Today, about 1.4 million people are a real estate broker or agent — and that number has been growing steadily. The U.S. has about 140 million housing units. Connecting consumers with the home or investment property of their dreams is a process that takes one broker/agent, one qualified seller/renter and many hours of marketing, communication and transaction time.
So, how do those brokers distinguish themselves? Sometimes their creativity knows no bounds.
Personal Branding & Marketing Gimmicks
Establishing a clear identity and specialty can be a powerful way to stand out among real estate brokers and agents. Although some choose a more traditional route such as sharing up-to-the-minute data or getting deeply involved in community activities, others prefer a quirkier way to make an impression.
Every Day Is a Costume Party for These Real Estate Brokers
Phil and Pam Reed, agent and broker associates at Willis Allen Real Estate in California, know of an agent who dresses up as Uncle Sam for all of his professional activities — complete with a top hat.
Not every broker wants to don a fun suit. But dressing up others can draw attention to a property. Realtor Cherie Carson hired a mermaid (or, more precisely, a performer dressed as one) to showcase her waterfront listings with private docks.
California realtor April Howell Young shouts out #fastagent Kenny Truong. Although he doesn't wear a cape or running shoes, he has adopted a fast-selling social media persona that stuck, and he relies heavily on social media to build his brand and client base.
Taking Your Marketing to New Places Can Be Productive
Real estate advisor and agent Kristofor Carnegie showed up at a local dog park with branded dog bowls and treats. He printed mini business card-sized property fact sheets and wore a T-shirt that said, "Talk to me if you want to live here." He sold several properties simply by building a prospect base within this pet-friendly community.
As you develop your 2021 marketing plans, think about those places in your local community (either physical or digital) that potential homebuyers frequent and make a plan for breaking through the clutter and (literally) standing out in a crowd.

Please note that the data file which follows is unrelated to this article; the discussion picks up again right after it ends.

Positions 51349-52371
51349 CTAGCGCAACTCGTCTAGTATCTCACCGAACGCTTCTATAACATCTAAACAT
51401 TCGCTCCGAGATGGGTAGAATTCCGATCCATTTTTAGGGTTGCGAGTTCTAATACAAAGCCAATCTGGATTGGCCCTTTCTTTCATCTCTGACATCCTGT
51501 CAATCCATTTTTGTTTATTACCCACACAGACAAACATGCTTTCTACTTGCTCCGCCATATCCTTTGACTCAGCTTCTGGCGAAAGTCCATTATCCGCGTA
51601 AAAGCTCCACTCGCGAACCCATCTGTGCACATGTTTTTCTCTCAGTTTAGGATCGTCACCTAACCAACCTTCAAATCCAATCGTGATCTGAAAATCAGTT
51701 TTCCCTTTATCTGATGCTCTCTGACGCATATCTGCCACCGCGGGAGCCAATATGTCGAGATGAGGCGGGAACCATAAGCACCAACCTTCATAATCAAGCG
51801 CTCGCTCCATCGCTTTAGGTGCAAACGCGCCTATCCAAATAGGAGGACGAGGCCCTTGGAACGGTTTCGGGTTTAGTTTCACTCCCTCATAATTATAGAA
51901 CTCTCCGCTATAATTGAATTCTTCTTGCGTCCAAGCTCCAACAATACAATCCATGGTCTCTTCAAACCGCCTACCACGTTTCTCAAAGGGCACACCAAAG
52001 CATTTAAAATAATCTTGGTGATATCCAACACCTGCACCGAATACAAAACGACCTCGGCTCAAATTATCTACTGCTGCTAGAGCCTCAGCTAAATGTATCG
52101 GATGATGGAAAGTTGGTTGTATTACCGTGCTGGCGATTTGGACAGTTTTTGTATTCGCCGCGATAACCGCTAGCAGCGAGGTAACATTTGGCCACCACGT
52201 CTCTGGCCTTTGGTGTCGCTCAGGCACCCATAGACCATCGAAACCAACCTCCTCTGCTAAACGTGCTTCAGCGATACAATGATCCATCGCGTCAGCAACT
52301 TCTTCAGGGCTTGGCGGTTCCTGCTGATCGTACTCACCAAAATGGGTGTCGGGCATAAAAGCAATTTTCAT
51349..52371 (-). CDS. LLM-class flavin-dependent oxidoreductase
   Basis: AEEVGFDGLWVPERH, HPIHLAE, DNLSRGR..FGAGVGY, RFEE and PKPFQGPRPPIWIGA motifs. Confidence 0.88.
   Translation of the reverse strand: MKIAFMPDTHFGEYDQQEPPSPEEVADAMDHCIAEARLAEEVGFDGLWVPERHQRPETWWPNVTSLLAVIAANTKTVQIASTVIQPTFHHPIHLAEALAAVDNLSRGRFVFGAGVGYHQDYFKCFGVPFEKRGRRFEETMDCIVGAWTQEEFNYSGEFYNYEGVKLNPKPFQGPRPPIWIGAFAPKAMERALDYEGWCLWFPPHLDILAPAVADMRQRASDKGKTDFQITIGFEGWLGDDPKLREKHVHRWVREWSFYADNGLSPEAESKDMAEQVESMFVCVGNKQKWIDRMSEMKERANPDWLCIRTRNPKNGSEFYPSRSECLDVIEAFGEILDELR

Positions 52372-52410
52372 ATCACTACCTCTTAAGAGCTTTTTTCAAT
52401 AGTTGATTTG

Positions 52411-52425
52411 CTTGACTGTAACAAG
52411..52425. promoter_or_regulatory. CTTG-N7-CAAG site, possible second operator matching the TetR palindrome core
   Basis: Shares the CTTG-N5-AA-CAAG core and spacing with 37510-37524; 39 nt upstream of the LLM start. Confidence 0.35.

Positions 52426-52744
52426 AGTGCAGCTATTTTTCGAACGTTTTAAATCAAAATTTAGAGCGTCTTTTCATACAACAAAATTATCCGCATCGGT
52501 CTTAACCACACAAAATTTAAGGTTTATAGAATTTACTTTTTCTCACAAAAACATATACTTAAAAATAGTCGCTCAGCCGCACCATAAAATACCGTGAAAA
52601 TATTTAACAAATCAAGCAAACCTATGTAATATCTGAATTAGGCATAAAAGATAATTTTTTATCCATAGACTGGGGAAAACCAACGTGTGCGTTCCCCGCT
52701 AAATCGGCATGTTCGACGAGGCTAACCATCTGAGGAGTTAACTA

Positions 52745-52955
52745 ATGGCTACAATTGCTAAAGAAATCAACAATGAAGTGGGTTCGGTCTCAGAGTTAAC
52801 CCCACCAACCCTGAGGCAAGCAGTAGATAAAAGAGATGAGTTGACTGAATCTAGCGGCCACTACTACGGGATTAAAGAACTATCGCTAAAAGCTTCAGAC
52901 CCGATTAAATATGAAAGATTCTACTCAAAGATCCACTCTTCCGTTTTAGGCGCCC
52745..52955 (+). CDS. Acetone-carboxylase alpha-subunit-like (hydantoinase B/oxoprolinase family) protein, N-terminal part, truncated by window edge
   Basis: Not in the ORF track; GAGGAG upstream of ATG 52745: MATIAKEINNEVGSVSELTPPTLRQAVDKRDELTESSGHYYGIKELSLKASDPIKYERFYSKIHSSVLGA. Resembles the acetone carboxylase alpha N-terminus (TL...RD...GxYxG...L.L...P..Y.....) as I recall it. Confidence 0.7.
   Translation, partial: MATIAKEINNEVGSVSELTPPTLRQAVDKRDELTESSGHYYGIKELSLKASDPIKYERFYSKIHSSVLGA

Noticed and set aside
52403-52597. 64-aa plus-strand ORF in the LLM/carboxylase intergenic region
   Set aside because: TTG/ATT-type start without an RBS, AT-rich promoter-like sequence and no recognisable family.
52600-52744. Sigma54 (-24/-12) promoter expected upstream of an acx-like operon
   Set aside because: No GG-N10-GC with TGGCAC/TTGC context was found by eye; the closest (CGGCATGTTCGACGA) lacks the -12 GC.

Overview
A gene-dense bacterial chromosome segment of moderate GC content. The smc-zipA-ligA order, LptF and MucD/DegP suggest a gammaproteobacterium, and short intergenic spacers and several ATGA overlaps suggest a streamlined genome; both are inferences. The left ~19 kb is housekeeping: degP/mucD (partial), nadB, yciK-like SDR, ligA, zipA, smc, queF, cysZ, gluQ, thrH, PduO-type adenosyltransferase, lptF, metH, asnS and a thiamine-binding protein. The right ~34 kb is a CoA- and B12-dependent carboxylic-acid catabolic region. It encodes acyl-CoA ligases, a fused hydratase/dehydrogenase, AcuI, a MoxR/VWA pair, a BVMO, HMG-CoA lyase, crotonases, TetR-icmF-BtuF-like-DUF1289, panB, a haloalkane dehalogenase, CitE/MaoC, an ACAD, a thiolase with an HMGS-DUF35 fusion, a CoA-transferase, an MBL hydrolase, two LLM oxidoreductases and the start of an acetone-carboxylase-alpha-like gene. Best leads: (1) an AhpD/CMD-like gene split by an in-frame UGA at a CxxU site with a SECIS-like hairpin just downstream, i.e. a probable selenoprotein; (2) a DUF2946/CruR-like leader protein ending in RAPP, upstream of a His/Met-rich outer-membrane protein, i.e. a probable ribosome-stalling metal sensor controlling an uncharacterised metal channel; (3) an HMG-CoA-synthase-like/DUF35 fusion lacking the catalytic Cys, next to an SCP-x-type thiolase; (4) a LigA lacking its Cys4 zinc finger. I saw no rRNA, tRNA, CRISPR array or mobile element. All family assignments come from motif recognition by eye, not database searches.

Indoor Features — Turning Negatives Into Positives
Most real estate brokers and agents have faced properties that have one-of-a-kind features. One owner's tastes can be a real estate professional's worst nightmare come selling time.
April Howell Young of Red Oak Realty was tasked with selling a home that had a raised spa tub smack in the middle of the master bedroom. It was lit by a chandelier and sconces. Although clearly not everyone's dream concept, all it took was one (hygiene-conscious) buyer to do a deal.
Carson once saw a home with an illuminated glass section on the office floor, which extended over San Francisco Bay. The owner wanted to watch the fish at night. It's eccentric, but it could certainly be a welcome alternative to Zoom calls or Netflix for a work-from-home professional!
In the 1960s, a homeowner decided to install an indoor grill in their kitchen — vented through the chimney. Although Carnegie first thought that quirky feature in an otherwise upgraded kitchen would be a huge selling problem, he began to see the benefits. Cooks could enjoy a year-round barbeque. He says, "I became obsessed and got every potential buyer obsessed, and in the end, it really helped to sell the home by giving the potential buyers an experience they couldn't get in any other home on the market at that time!"
3 Ways to Break Through the Clutter
The best agents and brokers are always looking for ways to get a competitive edge, even in the strangest of situations. These examples illustrate just a few ways that YOU can stand out in a competitive market:
- Consider your own brand persona — in person and online. Develop a genuine and credible way to differentiate yourself.
- Look for places to generate community buzz. From the dog park to local gatherings, go where the buyers are.
- Treat quirky home features as opportunities. When faced with a house that has unique attributes, focus on the type of person who might embrace the quirks, and develop targeted marketing campaigns and storylines that make those "imperfections" shine.
Want more tales of weird and wonderful marketing ideas and selling features? Check out the first installment in this series.